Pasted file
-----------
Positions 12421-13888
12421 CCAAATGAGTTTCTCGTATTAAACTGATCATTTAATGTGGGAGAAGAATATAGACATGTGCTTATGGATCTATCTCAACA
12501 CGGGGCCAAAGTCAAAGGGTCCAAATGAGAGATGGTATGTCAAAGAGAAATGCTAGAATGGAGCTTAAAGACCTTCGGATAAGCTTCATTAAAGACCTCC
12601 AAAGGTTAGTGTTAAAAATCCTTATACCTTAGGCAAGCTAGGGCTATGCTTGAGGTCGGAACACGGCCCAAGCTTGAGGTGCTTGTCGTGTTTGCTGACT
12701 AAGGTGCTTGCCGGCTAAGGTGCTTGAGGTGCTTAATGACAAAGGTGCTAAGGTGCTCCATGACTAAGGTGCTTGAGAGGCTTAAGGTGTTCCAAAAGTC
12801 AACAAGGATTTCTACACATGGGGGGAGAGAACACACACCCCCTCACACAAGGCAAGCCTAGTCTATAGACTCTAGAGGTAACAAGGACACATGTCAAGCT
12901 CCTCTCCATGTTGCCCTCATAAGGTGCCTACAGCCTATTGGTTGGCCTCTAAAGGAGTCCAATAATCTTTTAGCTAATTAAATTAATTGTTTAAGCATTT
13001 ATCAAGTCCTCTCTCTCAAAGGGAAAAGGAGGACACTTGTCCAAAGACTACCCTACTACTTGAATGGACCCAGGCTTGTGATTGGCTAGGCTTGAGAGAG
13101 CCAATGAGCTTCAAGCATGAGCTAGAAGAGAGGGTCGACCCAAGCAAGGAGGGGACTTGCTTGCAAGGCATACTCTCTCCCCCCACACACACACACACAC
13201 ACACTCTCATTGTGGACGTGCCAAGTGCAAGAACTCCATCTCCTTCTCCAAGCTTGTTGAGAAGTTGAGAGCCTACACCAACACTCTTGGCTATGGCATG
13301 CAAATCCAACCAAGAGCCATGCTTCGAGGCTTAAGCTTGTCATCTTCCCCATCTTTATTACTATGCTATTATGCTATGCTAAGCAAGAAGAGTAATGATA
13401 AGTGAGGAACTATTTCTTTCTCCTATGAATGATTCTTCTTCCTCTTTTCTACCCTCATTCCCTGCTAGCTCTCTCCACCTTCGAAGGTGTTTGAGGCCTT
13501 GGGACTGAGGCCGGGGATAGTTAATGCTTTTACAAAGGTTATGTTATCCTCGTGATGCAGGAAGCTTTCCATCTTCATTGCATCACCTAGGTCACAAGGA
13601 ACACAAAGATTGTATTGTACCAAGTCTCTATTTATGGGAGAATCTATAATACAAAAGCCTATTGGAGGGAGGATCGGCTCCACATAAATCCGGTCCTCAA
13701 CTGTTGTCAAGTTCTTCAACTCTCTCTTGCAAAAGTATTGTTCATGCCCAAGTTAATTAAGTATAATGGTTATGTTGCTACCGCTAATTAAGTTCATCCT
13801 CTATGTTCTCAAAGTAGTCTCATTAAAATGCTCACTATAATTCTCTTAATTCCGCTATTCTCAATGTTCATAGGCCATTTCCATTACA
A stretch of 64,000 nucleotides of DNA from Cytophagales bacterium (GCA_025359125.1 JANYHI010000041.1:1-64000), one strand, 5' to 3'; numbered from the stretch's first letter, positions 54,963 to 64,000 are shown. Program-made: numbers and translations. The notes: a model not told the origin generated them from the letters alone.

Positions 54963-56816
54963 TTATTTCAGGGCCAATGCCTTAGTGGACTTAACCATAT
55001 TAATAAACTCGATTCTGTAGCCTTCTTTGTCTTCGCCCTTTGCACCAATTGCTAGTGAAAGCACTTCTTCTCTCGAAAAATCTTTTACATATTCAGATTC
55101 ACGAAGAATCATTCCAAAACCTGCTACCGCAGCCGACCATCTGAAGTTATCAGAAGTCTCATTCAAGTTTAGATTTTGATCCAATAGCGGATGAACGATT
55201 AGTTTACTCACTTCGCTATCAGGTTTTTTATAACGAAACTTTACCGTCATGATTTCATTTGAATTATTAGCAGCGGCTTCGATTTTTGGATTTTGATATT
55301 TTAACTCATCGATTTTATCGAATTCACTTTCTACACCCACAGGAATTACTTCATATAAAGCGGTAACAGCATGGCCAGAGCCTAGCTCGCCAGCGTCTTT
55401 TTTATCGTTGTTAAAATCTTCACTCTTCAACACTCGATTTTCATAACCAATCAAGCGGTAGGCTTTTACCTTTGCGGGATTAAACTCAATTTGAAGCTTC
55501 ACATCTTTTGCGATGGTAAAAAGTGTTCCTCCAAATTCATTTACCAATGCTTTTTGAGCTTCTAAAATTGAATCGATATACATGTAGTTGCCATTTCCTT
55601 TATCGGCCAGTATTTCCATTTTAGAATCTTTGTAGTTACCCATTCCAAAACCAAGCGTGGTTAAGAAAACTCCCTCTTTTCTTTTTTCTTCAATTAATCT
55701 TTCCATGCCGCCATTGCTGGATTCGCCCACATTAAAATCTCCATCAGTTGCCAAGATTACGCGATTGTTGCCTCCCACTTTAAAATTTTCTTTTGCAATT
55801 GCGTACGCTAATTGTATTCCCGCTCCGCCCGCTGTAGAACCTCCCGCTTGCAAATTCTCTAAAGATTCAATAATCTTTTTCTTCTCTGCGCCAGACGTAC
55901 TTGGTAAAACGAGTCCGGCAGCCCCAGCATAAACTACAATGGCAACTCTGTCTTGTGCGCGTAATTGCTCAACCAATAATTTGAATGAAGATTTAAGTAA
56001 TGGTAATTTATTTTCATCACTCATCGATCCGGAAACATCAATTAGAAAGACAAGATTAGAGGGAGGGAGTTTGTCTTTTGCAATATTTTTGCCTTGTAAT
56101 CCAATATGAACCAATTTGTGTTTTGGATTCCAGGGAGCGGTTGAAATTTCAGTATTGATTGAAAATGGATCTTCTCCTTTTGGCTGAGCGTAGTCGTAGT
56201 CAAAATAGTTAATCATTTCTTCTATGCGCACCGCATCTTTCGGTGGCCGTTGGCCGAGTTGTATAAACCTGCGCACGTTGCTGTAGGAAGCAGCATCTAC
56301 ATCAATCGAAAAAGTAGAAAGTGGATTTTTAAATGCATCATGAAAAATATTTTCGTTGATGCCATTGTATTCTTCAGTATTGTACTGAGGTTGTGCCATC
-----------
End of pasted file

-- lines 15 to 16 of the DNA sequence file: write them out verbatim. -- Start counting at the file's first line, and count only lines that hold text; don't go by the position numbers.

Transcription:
13701 CTGTTGTCAAGTTCTTCAACTCTCTCTTGCAAAAGTATTGTTCATGCCCAAGTTAATTAAGTATAATGGTTATGTTGCTACCGCTAATTAAGTTCATCCT
13801 CTATGTTCTCAAAGTAGTCTCATTAAAATGCTCACTATAATTCTCTTAATTCCGCTATTCTCAATGTTCATAGGCCATTTCCATTACA